News: Active School Travel Continues to Decline

ASRS1As reported by Metrolinx in their quinquennial review of school travel habits, active travel to school continues to decline.  This bodes poorly for kids’ current and future physical and mental health, as well as their academic performance.  Read article here.

In Lanark, Leeds & Grenville, a partnership among UCDSB, the Health Unit and various police forces, school parent groups and communities is helping to grow momentum around active and safe routes to school.
Read more here.

12th Annual Eastern Ontario School MTB Challenge – May 20, 2016

MTBAt Limerick Forest just north of Roebuck, over 100 kids from kindergarten to high school, from Bancroft, Kingston, Ottawa and more locally, will gather for this 12th annual event.
The courses vary in length and difficulty for different age groups, and there are individual and team prizes for everyone!
Check out this smash Youtube video of the 2015 event!

News: Research shows neighbourhood design linked with activity levels

IMG_2346E1cC2“Design of urban environments has the potential to contribute substantially to physical activity. Similarity of findings across cities suggests the promise of engaging urban planning, transportation, and parks sectors in efforts to reduce the health burden of the global physical inactivity pandemic.”

This cross-sectional study measured the activity of 7,000 individuals in 14 cities around the world, finding strong a strong link between the walkability of the urban environment, and people’s everyday activity levels.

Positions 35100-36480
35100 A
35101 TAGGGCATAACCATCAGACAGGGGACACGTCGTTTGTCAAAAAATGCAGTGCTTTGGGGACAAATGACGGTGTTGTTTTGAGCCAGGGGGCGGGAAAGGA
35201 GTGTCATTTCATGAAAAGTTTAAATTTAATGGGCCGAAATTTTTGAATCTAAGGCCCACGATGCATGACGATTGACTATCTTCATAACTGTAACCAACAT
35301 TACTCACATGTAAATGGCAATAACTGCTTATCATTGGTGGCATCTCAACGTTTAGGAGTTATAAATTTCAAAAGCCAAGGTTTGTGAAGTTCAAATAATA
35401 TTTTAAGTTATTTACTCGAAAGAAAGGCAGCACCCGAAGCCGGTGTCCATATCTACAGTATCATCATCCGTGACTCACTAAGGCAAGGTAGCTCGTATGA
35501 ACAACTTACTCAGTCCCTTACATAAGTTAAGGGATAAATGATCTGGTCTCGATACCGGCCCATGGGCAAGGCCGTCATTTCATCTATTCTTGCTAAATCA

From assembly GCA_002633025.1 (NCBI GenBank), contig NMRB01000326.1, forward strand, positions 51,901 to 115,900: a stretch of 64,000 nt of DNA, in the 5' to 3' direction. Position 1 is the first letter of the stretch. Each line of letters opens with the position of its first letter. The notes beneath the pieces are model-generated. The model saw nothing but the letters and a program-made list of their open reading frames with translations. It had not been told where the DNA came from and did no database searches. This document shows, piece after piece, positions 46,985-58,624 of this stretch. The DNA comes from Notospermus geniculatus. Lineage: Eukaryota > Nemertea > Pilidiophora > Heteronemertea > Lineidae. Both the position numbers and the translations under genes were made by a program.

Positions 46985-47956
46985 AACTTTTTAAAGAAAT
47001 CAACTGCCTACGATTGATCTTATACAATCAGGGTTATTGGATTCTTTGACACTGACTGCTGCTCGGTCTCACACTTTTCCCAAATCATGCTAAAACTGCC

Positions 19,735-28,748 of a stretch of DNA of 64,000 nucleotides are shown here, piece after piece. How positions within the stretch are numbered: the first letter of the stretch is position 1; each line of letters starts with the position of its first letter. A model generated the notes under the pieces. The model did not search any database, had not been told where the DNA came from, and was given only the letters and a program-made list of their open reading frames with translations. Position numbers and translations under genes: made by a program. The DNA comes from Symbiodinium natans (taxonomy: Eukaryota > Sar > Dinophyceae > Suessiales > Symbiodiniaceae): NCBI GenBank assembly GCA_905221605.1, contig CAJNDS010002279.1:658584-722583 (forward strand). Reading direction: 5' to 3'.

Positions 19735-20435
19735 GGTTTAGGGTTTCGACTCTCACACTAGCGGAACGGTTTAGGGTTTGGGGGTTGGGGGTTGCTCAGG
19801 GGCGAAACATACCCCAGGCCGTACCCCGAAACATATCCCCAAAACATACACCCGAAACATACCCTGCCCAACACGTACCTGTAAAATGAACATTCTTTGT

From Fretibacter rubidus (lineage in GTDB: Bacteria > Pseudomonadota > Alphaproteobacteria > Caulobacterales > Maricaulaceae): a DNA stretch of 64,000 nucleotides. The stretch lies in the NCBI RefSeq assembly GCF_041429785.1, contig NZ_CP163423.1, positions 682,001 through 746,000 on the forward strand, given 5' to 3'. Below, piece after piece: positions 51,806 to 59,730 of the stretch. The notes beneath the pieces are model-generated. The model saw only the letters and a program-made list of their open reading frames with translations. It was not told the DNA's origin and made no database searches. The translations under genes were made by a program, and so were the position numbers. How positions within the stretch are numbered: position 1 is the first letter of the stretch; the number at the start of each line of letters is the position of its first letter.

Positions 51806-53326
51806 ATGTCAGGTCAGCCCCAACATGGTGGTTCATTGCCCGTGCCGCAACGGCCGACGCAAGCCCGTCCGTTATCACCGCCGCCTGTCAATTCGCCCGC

Read article here, and the study abstract here.

Active Mobility’s Influence On Real Estate Development

“Active Transportation and Real Estate: The Next Frontier” explores the interconnections among walking, bicycling, and real estate development. It showcases the growing synergies between real estate development and bicycle and pedestrian infrastructure investments.

Across the globe, developers are seizing a competitive advantage by leveraging growing interest in biking and walking among residents and tenants. And municipalities are promoting health, equity, and sustainability by investing in active transportation infrastructure projects, such as trails and greenways. Learn more about these trends and opportunities inside the report.”

This report, just published by the Urban Land Institute, details case studies around the world and presents compelling evidence for the economic benefits of active mobility. Along with environmental and health benefits, this report catalogues in detail the positive impact on property values and profitability when city planners and developers meet the growing demands for active lifestyles.  Learn more here.